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Topic: Just curious -- Why Low G String Vibrato?

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  1. #1
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    Just curious -- Why Low G String Vibrato?

    This is not a complaint nor a criticism. (I'm already in enough hot water by not having read the manual.)

    I was curious ... as you have been so careful to recreate most effectively the Strad as it is, why did you allow vibrato on the lower G String which can't be played unless you detune the string? It obviously was a choice, and I would love to use it as it adds such a richness to sound, but it would be impossible for a violinist to recreate.

    Just curious as to what your late night discussions were like?

    Once again, your poster child for what questions not to ask...

    Seeker

  2. #2

    Re: Just curious -- Why Low G String Vibrato?

    Seeker,

    All samples are grouped in layers. Vibrato is applied to these layers. Excluding G2 from these layers would mean several additional groups and a more complicated script.

    Moreover, with the real instrument, a very slight vibrato can also be applied to any open string by sympathetic resonance:
    http://www.philharmonia.co.uk/thesou...cello/vibrato/

    This explains our choice


    Giorgio

  3. #3
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    Re: Just curious -- Why Low G String Vibrato?

    Thanks, Giorgio,

    All samples are grouped in layers. Vibrato is applied to these layers. Excluding G2 from these layers would mean several additional groups and a more complicated script.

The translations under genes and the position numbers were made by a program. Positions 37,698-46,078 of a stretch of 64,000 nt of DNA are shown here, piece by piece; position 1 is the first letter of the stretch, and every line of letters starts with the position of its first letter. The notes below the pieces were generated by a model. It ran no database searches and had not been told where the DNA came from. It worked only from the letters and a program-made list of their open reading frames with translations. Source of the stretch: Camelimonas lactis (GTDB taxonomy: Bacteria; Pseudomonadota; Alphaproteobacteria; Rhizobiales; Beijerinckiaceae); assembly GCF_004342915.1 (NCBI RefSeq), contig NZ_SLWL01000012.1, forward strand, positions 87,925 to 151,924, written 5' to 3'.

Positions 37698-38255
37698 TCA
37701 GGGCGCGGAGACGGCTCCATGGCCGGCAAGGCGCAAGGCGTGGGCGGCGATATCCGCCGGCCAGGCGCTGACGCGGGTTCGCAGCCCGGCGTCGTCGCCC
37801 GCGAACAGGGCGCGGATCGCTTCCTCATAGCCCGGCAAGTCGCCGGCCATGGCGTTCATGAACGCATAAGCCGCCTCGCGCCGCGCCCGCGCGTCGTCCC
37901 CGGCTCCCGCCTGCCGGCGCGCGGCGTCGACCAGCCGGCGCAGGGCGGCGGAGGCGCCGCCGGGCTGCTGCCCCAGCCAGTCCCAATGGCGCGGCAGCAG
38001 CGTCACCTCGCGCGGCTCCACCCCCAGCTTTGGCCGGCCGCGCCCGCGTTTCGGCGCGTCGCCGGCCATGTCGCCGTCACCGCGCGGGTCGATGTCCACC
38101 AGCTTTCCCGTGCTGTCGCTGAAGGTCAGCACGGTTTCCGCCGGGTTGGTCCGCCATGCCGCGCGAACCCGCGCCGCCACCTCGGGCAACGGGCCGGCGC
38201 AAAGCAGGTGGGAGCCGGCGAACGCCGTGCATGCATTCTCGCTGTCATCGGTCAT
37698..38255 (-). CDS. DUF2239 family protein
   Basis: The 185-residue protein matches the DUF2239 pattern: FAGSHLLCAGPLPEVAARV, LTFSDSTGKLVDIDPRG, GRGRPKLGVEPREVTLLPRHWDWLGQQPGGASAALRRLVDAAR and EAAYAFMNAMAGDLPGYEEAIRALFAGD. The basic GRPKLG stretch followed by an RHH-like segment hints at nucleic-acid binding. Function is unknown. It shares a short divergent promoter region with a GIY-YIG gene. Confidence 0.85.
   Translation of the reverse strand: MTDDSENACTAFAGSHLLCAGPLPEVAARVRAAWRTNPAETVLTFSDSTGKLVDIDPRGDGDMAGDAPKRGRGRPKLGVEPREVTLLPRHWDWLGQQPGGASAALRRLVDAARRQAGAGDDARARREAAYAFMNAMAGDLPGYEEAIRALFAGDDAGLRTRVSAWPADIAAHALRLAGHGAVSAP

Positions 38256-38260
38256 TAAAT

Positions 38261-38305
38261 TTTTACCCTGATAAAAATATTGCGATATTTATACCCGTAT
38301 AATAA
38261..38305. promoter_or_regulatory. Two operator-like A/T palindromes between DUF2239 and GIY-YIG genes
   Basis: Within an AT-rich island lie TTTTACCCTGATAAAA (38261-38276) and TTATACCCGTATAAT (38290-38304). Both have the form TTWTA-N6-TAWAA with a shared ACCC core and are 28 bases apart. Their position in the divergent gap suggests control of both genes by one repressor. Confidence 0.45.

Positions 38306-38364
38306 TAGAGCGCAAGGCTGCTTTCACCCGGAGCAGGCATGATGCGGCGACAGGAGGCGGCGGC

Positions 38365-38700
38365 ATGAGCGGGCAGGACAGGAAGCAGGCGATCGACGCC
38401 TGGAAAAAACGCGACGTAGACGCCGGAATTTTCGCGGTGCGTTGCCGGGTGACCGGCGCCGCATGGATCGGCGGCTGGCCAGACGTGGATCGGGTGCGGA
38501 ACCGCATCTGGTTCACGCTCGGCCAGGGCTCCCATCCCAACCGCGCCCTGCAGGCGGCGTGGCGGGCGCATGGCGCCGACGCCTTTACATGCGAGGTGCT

I had assumed the reasoning was mainly programming considerations.


    Moreover, with the real instrument, a very slight vibrato can also be applied to any open string by sympathetic resonance:
    http://www.philharmonia.co.uk/thesou...cello/vibrato/


    Thanks for the link. I knew that actual sounding as well as vibrato through sympathetic resonance was possible, but I thought it worked from lower string to upper string, because the lower strings could contain the upper string in its overtones. But of course this wouldn't be necessary because the open upper strings can be played as a stop on a lower string. I had never heard a violinist actually perform vibrato through sympathetic resonance for the G String.

    I have heard a violinist in the course of playing a tonal modern piece actually play the G with full vibrato by actually having the string pre tuned to an F#. He wasn't thrilled about having to do it though.

    Thanks for the reply
    Seeker

  4. #4

    Smile Re: Just curious -- Why Low G String Vibrato?

    Quote Originally Posted by seeker
    Thanks, Giorgio,
    ... I had never heard a violinist actually perform vibrato through sympathetic resonance for the G String.

    I have heard a violinist in the course of playing a tonal modern piece actually play the G with full vibrato by actually having the string pre tuned to an F#. He wasn't thrilled about having to do it though.

    Thanks for the reply
    Seeker